House with garden and chicken coop.  $800 mortgage, though I live an hour out of town.  Gas money.  I cannot afford to live in Boulder: $1900 for a two-bedroom apartment.  I support myself, my mother (recently emmigrated from India), and a ten year old son on my salary from Naropa University, which was, until recently, in the 30s, but is now in the low 40s.  My home is also the family home for my sister, who is completing a degree at CalArts.  I supplement my income by working in a low-residency program at Goddard College, but Naropa is about to require that we do not "moonlight," presumably so that we can be more present on campus, which would support retention.  I also work part-time as a body-worker.  For this reason, I try to enjoy my work and take as much pleasure in it as possible, and to make it into something that nourishes my writing.  I try to live a creative life every day because I do not take holidays or have a private space of any kind.  How does this affect my writing?  If I was not a single parent/care-giver with one to three jobs, perhaps I would be a South-east Asian novelist!!!  But I am not. I am not a novelist.  I think part of becoming an experimental writer was that it was a mode that allowed me to think about, collate and theorize fragments.  What makes life liveable for me is the daily happiness afforded to me by the stability of my home, and the kindness of my neighbors.  I also feel very nourished by my encounters with other writers, in places that are not, typically, the place where I live.  I try to live a life of daily adventure, and to appreciate the freedom to write or perform towards the race riot scene, something I can't imagine doing, or having done, in the UK or India.  (Though perhaps I'm wrong.)

5.  The stance of the institutionally unaffiliated artist or intellectual in relation to the academy.

I was unaffiliated. Now I am affiliated.  Sometimes I fantasize about being unaffiliated.  This will have to wait until an Argentinian businessman on a skiing trip to Colorado falls in love with me and says: "Bhanu, I want to build you an adobe house in the hills.  But I'm allergic to cats.  Brenda will have to go."  Also, the places where I teach -- two outrider or alternative writing schools -- don't have much money or funding, so -- I don't know about how much of an academy I am a part of.  Perhaps I am deluded on this point; perhaps that is a ridiculous statement.  Yes, I think it is.  I have the privelege to choose my stance.  What else?  I rarely talk about writing with my core faculty colleagues (we don't have tenure at Naropa); but rather, with writers who are, in the institution, "staff." This is a diffcult one.  Am I corrupt?  Yes, I am corrupt if I am a part of an institution that has practices I don't agree with, especially as they affect staff.  That are dodgy or inequitable in some way.  I am corrupt if I don't protest them.  Anne Waldman has been a mentor to me in this regard, though on some level, if I lost my job through an anarchic resolution, I then worry about my mum.  I am her immigration sponsor, so I have to have a stable job.  This is a strange country.  Health care, immigration status and economic forces converge upon the question of affiliation.  As for my status within the academy itself,  nobody seems to care what I do.  I feel a great creative/experimental freedom at Naropa, for example, which balances the crap pay and the need for financial stability.  I say it is crap pay, but it is really not.  It is pay.  It is about ten times more than what my uncle, an electrical engineer, earns in India. Also, let's face it, if I lived in England, it is almost unfathomable to imagine being a professor of any kind. I am so grateful to this country for the gift of intellectual and practical work: teaching experimental writing.  And the writing of it too.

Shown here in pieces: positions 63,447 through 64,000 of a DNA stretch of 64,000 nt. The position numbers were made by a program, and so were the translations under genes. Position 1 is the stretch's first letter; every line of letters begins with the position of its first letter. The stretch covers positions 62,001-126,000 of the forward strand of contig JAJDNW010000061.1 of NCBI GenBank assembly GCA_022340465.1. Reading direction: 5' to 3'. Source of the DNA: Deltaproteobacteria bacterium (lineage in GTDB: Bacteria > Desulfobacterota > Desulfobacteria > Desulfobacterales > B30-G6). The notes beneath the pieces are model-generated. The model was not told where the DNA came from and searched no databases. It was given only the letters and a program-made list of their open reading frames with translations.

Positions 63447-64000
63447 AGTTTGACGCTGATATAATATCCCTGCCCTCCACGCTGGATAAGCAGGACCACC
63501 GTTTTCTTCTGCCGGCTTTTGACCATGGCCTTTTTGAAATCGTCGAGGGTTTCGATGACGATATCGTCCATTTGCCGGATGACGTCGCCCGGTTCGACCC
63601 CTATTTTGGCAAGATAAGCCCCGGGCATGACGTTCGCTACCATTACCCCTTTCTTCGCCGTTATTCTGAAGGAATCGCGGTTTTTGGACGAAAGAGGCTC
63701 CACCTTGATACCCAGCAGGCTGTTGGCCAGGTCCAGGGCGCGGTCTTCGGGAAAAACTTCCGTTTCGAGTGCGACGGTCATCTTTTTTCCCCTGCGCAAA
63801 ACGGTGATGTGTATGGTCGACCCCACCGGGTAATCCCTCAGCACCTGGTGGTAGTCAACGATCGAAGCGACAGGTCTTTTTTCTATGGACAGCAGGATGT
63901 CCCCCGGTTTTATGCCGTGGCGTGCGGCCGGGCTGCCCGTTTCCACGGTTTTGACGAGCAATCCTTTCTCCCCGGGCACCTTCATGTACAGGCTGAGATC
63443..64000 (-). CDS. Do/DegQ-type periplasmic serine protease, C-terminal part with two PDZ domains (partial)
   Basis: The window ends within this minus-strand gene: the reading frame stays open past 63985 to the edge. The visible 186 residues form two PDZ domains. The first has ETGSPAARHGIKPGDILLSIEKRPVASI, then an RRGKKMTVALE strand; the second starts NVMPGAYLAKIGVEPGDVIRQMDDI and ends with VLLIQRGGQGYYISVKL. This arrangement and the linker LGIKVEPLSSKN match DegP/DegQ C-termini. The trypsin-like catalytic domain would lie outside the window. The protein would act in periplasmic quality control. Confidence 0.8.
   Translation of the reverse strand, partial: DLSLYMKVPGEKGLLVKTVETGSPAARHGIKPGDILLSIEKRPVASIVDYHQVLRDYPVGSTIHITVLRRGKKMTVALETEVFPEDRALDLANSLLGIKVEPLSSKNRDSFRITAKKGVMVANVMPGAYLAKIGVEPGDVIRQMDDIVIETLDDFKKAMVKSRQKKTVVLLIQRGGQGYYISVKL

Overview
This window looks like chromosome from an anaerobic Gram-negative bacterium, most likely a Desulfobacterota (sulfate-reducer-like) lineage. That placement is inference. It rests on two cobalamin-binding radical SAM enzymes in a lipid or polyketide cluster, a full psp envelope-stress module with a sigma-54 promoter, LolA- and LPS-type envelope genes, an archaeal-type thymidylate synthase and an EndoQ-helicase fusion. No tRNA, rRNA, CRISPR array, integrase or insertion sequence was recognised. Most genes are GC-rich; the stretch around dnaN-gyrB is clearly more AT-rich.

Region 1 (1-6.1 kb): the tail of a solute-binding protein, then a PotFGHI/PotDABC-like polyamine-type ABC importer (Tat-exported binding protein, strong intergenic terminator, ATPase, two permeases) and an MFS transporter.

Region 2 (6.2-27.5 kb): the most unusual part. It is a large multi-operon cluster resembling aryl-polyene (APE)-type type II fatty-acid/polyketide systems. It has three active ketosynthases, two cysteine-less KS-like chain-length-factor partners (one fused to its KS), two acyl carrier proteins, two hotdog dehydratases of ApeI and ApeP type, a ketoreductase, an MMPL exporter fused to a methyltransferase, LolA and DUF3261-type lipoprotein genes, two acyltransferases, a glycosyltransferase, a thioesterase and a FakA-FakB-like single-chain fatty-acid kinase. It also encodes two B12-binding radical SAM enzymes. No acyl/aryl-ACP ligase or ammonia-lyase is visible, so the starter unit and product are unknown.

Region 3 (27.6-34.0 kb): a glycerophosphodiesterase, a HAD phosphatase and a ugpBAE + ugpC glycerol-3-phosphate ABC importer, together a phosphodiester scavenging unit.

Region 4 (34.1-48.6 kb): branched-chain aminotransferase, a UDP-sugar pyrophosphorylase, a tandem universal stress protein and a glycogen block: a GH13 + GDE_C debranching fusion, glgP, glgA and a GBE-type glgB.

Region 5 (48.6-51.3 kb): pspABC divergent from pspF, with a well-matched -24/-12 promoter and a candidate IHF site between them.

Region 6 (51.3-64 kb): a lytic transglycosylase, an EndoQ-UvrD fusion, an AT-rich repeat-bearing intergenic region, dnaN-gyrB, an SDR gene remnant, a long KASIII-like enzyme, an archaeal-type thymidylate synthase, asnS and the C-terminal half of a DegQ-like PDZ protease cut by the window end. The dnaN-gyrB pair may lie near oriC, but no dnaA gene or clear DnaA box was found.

6.  Additionally, we are interested in specifics of everyone's job or trade that might be invisible to many.

At Naropa, I drink tea in the biodynamic green-house on campus, then lie down next to the strawberry bed.  In my massage space, when a client leaves, I do a back bend over the table.  At Goddard, I film Douglas Martin climbing a tree.  I fall over in the snow.  I walk into the surrounding woodland with a drum, at dusk, for Shiva Pooja, which no-one sees.  To prepare for a facial, I gather rose hips from the foothills and mascerate them to a fine paste; I mix this paste with cream.  During a reading, I see the violet outline of an accompanying presence, and sometimes, I feel the awareness of an ancestor turned upon me in the room.